The US Army Special Operations Command hosted the annual International Sniper Tournament in March.
Competition includes US and foreign snipers, as well as law enforcement shooters.
Since early 2004, it has become one of the best ways to test the skills of those snipers.
Each year, snipers from around the world gather in North Carolina to become one of the most exclusive military sniper competitions.
The US Army Special Operations Command International Sniper Competition brings together law enforcement agencies from dozens of countries, as well as special operations and sniper teams from traditional units.
Snipers are an important part of every army. You can retrieve valuable targets from a distance and perform reconnaissance in difficult-to-reach areas. The international sniper competition, which began in 2004, has become one of the best ways to test the skills of these shooters.
Twenty-one sniper teams participated in the 13th iteration of the annual tournament and visited the John F. Kennedy Special Warfare Center and School in Fort Bragg, North Carolina in March. This year’s version consisted of a series of events that challenged a team of two.
The four-day event includes 23 scenarios to assess the ability of teams to work seamlessly as shooters and spotters with speed and accuracy against targets from multiple distances in a variety of simulated production environments. had.
The event tested the sniper’s long-range, medium-range, and short-range shooting capabilities with all types of weapons, including sniper rifles, carbines, and pistols.
In general, this contest aims to provide a variety of simulated operational conditions that reflect the reality of modern interactive battlefields.
“The sniper team faces a lane that moves around over obstacles to establish a shooting position and force the target to engage. In other lanes, you may need to be in a stationary position. But other difficult challenges are presented, like a target moving behind an obstacle. ” Colonel Matthew Tucker, commander of the Army’s Second Special Operations Training Group, which hosted the tournament.
The first place went to the U.S. Army Special Operations Command Team — the generic name might mean that it was made up of members of the Delta Force, A secret unit rarely recognized by the Army..
2nd place went to the team French SAS Commando. The 20th Special Forces Group of the US Army National Guard has won the final spot on the podium.Team Marine Raider The sniper instructor was fourth, and the team of the German Tier 1 military special operations force Kommando Spezialkräfte was fifth.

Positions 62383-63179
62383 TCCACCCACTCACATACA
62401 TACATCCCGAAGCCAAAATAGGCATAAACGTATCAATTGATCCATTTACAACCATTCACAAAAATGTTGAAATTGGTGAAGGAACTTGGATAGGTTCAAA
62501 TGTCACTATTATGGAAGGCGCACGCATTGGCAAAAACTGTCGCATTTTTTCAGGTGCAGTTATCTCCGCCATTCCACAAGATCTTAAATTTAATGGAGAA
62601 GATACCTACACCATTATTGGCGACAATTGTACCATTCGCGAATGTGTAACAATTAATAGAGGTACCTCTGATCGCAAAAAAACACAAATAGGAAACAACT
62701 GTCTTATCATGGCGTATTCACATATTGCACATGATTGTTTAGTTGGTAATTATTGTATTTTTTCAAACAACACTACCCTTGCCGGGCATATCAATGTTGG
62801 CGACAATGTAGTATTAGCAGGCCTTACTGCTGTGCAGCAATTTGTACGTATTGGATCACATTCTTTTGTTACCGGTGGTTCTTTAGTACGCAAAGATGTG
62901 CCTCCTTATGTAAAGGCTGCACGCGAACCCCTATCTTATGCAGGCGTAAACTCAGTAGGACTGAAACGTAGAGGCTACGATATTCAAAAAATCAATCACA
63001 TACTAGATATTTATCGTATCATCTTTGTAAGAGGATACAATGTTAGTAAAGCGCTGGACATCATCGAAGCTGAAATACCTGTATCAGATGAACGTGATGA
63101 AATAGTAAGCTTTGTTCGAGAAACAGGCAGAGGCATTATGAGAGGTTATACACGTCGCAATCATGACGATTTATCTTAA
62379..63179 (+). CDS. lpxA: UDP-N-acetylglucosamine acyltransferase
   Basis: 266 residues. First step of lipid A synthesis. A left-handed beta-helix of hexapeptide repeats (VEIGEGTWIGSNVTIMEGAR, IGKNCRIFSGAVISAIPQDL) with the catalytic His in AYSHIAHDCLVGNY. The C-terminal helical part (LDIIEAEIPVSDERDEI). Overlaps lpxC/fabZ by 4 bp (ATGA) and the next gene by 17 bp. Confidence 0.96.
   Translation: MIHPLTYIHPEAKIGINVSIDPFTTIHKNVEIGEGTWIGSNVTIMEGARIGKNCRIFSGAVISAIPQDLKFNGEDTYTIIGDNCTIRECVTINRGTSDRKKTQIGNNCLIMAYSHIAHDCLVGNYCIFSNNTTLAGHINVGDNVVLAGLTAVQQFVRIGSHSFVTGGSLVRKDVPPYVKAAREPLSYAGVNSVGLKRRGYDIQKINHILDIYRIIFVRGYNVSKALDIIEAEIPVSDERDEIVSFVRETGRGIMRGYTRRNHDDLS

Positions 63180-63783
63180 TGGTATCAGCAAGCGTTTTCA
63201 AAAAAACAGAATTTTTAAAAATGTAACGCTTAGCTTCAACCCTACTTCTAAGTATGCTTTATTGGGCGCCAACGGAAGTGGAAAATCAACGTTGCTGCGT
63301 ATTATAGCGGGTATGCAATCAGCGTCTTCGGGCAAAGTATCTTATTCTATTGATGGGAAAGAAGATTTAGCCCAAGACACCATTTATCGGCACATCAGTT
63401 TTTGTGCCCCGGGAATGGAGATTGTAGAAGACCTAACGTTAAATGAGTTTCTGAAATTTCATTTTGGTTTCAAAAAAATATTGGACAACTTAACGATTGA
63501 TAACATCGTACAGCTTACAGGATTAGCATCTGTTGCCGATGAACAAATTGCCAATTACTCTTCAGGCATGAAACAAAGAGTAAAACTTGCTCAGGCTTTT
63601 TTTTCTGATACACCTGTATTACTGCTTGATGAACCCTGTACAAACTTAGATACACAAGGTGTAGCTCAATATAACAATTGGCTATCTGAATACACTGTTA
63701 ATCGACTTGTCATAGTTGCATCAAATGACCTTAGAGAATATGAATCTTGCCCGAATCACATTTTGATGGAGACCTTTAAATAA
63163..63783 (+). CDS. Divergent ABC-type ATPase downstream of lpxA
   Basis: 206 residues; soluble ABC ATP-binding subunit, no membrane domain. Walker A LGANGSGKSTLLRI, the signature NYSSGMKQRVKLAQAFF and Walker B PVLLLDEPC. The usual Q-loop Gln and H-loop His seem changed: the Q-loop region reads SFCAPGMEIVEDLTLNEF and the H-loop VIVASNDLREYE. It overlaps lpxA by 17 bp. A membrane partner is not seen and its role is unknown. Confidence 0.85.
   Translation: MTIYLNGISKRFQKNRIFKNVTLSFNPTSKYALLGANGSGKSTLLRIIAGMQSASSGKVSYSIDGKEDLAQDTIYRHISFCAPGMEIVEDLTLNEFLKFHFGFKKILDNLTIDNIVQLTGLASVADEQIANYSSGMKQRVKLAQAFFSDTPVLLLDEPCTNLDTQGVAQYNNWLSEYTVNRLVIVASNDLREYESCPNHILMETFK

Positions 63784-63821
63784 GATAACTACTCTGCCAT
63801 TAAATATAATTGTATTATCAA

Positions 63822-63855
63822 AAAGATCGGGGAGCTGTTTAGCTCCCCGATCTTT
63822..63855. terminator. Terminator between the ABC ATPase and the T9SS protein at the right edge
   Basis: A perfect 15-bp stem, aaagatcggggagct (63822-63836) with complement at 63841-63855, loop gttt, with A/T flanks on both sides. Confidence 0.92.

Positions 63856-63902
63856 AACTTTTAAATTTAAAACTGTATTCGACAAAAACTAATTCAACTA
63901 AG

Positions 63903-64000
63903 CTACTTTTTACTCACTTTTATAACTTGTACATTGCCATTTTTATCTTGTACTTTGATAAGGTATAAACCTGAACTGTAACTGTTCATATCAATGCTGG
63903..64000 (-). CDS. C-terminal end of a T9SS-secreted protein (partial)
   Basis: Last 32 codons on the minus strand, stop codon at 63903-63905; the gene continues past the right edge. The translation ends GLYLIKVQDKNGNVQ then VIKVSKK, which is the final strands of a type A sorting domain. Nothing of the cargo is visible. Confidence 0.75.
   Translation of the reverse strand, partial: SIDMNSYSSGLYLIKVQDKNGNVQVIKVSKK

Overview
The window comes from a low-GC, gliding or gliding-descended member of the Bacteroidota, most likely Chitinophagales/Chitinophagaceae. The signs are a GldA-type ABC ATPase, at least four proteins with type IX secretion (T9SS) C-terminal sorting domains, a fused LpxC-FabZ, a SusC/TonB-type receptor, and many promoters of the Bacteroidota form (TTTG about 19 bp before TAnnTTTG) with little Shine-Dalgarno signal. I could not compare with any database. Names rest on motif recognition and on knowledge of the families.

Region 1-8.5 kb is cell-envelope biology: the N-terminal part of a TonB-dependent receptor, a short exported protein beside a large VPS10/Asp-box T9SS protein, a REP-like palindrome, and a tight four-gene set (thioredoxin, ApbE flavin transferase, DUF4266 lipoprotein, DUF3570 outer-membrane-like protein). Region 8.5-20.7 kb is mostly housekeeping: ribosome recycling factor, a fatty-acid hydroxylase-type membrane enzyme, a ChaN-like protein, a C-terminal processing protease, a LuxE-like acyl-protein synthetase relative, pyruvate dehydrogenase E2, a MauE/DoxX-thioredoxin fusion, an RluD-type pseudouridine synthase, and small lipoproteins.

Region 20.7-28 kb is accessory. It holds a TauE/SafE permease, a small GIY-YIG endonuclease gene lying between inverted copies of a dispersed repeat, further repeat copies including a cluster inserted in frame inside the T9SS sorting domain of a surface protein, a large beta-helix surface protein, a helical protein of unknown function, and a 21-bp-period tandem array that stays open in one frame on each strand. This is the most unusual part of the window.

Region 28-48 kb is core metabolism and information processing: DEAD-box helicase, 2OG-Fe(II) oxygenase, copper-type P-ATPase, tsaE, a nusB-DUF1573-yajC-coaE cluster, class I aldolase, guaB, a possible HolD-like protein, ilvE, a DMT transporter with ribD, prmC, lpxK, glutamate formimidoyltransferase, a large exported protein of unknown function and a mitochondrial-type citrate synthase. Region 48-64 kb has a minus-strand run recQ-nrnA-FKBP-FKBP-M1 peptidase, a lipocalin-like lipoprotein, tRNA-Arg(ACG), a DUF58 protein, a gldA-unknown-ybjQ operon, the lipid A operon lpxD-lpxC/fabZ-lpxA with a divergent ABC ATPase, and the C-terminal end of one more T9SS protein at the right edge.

Units from the entire US special operations community participated, including almost all Army Green Bellett units, the 75th Ranger Regiment, and SEAL Team 1. Armies from several other countries have dispatched teams, including Switzerland, the Netherlands, Norway, Ireland and Italy. ..
Includes law enforcement agencies in addition to military participants United States Coast Guard Team13th, US Secret Services team was 19th.
This year’s sniper competition was particularly important in the light of Russia’s invasion of Ukraine. The event brought together several NATO allies and strengthened unit-level relationships.
All the international teams that participated are from Europe and “currently face a common threat reminiscent of the Cold War,” Tucker said. According to the Army Times.. “So this was a great opportunity for us this year to improve the interoperability needed by all of us to fulfill our treaty obligations with NATO and other allies.”
Sniper competition is competition, and the team takes it seriously — more seriously than others — but in the world of special operations, the retired Delta, “no matter who wins, it’s suddenly the best. It’s important to remember that it’s not always a unit, “the military operator, who spoke on anonymous terms, told insiders as they continue to work with the government.
“Conversely, it doesn’t mean that the second, third, or last unit that appears is a bad unit,” added the retired operator.
The retired operator said the sniper competition would give participants the opportunity to learn from each other and the units to share their tactics, techniques and procedures. It may be one of the most important aspects of the event.
“For example, an X-unit sniper team may have been deployed in Africa and learned the dynamics of shooting in a very hot environment. That knowledge can be propagated through such competitions. [within] Power. “
Stavros Atlamazoglou is a defense journalist specializing in special operations, a veteran of the Greek Army (the 575th Marine Battalion and the National Service of the Army Council), and a graduate of Johns Hopkins University.
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